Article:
Four Nights With the Duke: Desperate Duchesses # 8 by Eloisa James with Excerpt and Giveaway

One of my favorite historical romance authors has returned with Four Nights With the Duke, the eighth book in the Desperate Duchesses series from Eloisa James.  Please be sure to check out the other tour stops for exclusive excerpts and more reviews, and don’t forget to enter the tour-wide giveaway where one winner will get the entire backlist of the Desperate Duchesses Print Bundle which is the entire backlist of the Desperate Duchesses series, books 1 – 7

Book Review:

It’s hard not to like this series or this author, her writing style is polished and detailed, with plenty of information and imagery to fuel the reader’s visualization of the setting and characters. And, you can pick up this series with any of the titles to start: each story is complete in and of itself, although you may meet earlier characters, Eloisa James does give them enough background to understand their connections.

In this story, Mia and Vander have long known one another, as her father and his mother were involved in a rather scandalous affair for years.  After a devastating embarrassment some 13 years earlier, Mia suddenly reappears in Vander’s life with an outrageous proposition.  Their parents died together in a fire in a small country inn: while Vander cut off his mother from his life and his father died in an asylum years ago, he’s never bothered to enter into society, instead concentrating on his stables and horses.  With Mia’s return, all of the anger he held for Mia’s father and his mother have returned to focus on her.

So a not-quite friends to lovers story with plenty of twists turns and oh so many moments that bring the action to life.

Vander is the least ‘societally acceptable’ Duke he can be. His best friend Thom is a bastard and proud of the fact. Vander eschews society in favor of his horses and racing, and has built quite a nice stable.  The only benefit he finds in the title is the ability to do what he wants.  Rough around the edges, Vander is plain spoken and utterly unused to anyone telling him no.

Mia has several secrets: she is a popular romance novelist, with her heroines always being the ‘ideal’ – tall, willowy, blonde and with scads of admirers who go to great lengths to woo them.  She is intelligent, headstrong and utterly romantic, despite believing that her diminutive size, curves and green eyes make her utterly unattractive, and she dresses the part with over-large flounces and ruffles to offset the curves she feel make her fat.  Underneath all of the insecurities is a woman that is loyal and thoughtful, her determination to protect Charlie from all of life’s unpleasant moments is easy to understand and relate to, if not always the best direction.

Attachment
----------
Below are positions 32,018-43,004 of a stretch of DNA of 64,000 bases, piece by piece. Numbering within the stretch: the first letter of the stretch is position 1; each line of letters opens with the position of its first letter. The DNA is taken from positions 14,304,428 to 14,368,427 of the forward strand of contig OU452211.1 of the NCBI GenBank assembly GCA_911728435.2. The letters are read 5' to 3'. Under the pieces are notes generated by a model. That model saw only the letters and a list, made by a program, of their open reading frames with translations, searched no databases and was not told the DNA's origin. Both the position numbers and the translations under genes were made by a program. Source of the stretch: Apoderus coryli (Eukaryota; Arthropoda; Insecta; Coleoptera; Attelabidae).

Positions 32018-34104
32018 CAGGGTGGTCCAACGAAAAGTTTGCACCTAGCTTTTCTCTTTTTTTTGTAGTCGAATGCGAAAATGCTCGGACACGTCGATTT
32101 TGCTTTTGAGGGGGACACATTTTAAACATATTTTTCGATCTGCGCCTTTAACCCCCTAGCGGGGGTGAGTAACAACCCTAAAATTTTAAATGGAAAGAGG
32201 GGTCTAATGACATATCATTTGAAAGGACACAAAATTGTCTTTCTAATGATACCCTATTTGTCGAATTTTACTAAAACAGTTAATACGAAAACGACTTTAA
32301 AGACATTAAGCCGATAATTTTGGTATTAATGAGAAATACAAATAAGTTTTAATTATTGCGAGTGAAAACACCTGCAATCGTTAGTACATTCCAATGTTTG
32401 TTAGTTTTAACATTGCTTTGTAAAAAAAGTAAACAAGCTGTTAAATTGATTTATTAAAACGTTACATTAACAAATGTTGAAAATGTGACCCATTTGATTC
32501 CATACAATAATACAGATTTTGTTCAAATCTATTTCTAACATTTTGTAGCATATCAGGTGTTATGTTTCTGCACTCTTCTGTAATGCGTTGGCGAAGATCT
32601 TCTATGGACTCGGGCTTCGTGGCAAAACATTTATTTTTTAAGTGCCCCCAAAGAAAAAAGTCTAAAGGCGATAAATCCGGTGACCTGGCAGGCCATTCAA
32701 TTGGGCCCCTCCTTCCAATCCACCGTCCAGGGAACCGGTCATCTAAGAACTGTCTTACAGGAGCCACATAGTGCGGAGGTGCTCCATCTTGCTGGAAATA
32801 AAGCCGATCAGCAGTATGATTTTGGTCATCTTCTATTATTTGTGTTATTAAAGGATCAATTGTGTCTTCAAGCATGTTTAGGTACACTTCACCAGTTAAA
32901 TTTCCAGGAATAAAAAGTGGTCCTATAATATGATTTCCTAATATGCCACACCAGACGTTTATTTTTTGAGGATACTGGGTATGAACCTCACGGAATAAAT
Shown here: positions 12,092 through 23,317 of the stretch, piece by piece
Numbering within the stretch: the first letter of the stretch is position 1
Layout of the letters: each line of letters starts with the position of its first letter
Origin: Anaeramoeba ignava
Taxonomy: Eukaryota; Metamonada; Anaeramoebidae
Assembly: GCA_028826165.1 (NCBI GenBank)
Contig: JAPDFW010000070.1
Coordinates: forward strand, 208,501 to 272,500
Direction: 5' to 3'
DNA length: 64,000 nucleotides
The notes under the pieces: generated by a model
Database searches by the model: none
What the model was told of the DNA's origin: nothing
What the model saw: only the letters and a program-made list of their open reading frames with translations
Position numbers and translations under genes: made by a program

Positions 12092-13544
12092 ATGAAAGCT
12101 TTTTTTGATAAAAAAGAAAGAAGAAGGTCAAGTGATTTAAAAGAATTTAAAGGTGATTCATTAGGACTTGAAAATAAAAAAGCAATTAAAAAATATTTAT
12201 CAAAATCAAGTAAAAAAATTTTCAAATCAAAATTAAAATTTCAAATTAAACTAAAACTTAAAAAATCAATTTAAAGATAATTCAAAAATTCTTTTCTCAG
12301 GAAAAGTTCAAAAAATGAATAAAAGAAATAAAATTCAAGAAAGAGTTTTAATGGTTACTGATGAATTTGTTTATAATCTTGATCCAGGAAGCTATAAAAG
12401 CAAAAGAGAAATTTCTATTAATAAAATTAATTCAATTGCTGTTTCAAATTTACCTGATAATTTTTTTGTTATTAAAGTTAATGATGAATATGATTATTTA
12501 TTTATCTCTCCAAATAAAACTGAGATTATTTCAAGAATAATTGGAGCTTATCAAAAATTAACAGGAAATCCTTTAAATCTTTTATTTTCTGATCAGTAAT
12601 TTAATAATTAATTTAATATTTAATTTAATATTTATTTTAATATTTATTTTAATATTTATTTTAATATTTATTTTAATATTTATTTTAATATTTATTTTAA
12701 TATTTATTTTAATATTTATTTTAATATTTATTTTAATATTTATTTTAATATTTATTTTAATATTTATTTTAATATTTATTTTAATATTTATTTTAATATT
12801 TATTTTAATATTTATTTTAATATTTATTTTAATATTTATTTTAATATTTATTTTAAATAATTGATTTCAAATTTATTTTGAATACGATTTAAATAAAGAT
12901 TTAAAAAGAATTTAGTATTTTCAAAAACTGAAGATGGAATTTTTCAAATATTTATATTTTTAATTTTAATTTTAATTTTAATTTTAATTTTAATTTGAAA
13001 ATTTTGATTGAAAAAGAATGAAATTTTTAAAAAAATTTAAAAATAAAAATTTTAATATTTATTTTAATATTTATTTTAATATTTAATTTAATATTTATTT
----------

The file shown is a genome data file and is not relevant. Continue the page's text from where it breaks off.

Together, Vander is busily showing his frustration with Mia, while he wants her body, and expects that their marriage is forever, his ‘but I tell you I care’ moments are poorly phrased and ill-timed, and leaves Mia believing that he doesn’t like or respect her.  What’s funniest is these two are relating to one another much like they should have at 15, not as grown people of nearly 30.  Their near constant bickering and fighting is partly due to hurt feelings now, and old issues unsettled. They are often funny, as Vander is the one usually putting his foot in his mouth, and is unable to understand his own mistakes.

There are many twists and turns, with cameo appearances from Thom and his bride India, but it is the insets from Chuffy, Charlie and the newly arrived Jafeer that add depth to the budding relationship.  Chuffy, Vander’s Uncle is a combination of a jolly elf and the feel of Puck from Midsummer Night’s Dream: moments of utter hilarity are mixed with his true ‘fangirl’ moments when he discovers that Mia is the author of his very favorite novels, and he is always quoting from Shakespeare.  I loved his fierce protectiveness of those he loved, hidden under the occasional façade of drunkenness and oblivion.  Chuffy doesn’t miss much, and every quote and revelation from him is spot on.   Charlie is a wonderful little boy: a bit timid at first, but Vander’s ‘real world’ approach to showing him what he can do and new ways to do more rather than what he can’t, with no outward adjustments for his difficulties was wonderful, if a 180 degree difference from Mia’s coddling.  In fact, it is Charlie and Mia’s determination to protect and raise him that shows Vander just what a gem she is.